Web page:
Even Lord Trapsfield was silenced by this speech, but he recovered quickly, smiled, gave a little bow, and said, “My lady.”
Shortly thereafter the three of them along with the twenty knights Lord Trapsfield had brought as a body guard repaired to their camp. Lord Trapsfield called off preparations for a siege of Count Riverton’s castle and ordered riders to be sent out to the men and nobles he had begun gathering to tell them to meet him at the capital city in three days time for a coronation.
After Lord Trapsfield had left them to attend to his preparations, Lilly asked Sir Doyle, “What happened while I was in prison?”
“Well as you probably guessed it was count Riverton’s men who ambushed us on the road, but not without help. Guile tipped them off. Though initially I would have been glad of that, Count Riverton was not the man I had thought he was. They took you straight away to the Castle, but they lingered with Galahad and I. Roddie had been out hunting during the ambush and they hoped to catch him before returning. He eventually ambushed them and killed two of their number on his own. Galahad saw an opportunity and kicked the horse I was on so that it bolted. The ranks had formed up before Roddie could get to him though and Galahad couldn’t be rescued. That bit actually turned out for the better because when they realized they had Riverton’s nephew they tried to set him free until Galahad told them he’d not allow himself to be free until he’s paid for his sins and he made them all aware they’d have to take him to his uncle.
“At the time Roddie and I still thought Lord Trapsfield had been our attacker for the men carried no symbol or coat of arms. It was not until we followed the band to Riverton’s castle that we discovered the truth.
“At some point after arriving Galahad made contact with us. He’d discovered his Uncle’s intentions to rule the kingdom and that you were held in the dungeon. Julius in the mean time and in an act I would have skinned him for a few weeks ago told Lord Trapsfield what was going on. Think what you want of him, Trapsfield immediately rode out with twenty Knights to find you and set you free. As he rode he made plans for a siege and called all of the nobles to war. He only expected about half to show and some would be on Riverton’s side, but he hopes that your coronation will knock some sense into them. In fact it’s the only plan to save both of you. Count Riverton has begun to talk loudly against Trapsfield claiming Trapsfield has been helping himself to the royal coffers and exiling the princess to the tower.”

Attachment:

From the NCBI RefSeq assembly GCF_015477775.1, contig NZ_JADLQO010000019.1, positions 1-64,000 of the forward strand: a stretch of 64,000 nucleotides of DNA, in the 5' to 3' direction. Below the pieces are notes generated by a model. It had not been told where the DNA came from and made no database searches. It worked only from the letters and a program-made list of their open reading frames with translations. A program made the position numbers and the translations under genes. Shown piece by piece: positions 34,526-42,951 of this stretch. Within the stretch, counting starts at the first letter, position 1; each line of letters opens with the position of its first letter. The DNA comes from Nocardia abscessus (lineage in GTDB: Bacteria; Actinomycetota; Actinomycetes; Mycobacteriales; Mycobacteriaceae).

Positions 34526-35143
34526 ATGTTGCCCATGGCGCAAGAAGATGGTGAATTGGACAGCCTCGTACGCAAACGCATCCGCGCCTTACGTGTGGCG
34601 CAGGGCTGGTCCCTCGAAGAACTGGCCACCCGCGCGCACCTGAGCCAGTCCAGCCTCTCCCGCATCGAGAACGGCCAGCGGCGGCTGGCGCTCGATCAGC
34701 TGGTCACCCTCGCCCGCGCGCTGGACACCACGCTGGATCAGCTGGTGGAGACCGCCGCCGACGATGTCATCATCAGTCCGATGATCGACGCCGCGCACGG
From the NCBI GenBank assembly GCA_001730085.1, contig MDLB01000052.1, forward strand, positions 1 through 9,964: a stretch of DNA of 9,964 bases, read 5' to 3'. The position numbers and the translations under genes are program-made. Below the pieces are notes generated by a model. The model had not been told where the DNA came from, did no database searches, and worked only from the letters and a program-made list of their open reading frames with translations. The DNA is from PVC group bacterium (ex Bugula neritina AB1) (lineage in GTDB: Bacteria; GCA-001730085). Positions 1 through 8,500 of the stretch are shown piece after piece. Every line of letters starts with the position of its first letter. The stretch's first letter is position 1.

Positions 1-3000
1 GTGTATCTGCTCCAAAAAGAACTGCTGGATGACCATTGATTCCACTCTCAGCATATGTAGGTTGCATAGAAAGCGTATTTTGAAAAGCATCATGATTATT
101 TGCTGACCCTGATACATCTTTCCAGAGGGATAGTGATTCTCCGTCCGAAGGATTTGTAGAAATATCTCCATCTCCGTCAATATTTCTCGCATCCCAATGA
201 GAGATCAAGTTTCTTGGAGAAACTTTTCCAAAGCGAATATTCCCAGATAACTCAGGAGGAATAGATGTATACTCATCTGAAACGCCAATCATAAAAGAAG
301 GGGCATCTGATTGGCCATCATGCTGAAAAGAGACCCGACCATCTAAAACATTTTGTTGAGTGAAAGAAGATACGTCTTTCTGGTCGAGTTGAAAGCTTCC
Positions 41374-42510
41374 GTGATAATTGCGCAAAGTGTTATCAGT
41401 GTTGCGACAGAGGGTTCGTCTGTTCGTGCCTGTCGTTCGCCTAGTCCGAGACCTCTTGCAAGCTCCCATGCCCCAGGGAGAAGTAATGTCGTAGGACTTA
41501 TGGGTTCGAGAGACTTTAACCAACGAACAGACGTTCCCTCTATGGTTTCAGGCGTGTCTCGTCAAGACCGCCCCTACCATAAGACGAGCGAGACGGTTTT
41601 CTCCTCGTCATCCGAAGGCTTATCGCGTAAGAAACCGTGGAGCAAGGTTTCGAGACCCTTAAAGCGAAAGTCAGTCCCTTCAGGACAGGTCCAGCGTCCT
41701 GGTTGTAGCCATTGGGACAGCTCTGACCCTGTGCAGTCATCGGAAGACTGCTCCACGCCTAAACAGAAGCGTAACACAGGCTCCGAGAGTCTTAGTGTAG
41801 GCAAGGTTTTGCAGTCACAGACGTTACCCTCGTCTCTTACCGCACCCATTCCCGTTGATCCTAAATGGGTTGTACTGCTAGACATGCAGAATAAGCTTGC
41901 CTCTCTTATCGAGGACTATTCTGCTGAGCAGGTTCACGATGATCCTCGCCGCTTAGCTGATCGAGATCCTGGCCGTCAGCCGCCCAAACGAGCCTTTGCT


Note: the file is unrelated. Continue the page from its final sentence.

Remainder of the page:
“But that’s true!”
“Yes, truth is the most persuasive argument. His means aren’t wrong it’s what he plans to do once he has power that’s the most reprehensible.”
“Let’s just say you won’t live to see it.”
“My father always considered him loyal.”
“In his mind he still is.”
She did not respond but looked off into the distance at the rising sun. Sir Doyle put his hand on her shoulder as a father would comfort a daughter.
“Get some sleep,” he said. “We shall not be ready for a few hours and we must ride hard if we are to make your coronation.”
She turned to him with fire in her eyes. “I’ve had enough of sleep,” she said. “Assemble the war council and take me to Lord Trapsfield. I have much to discuss with him.”
To Be Continued…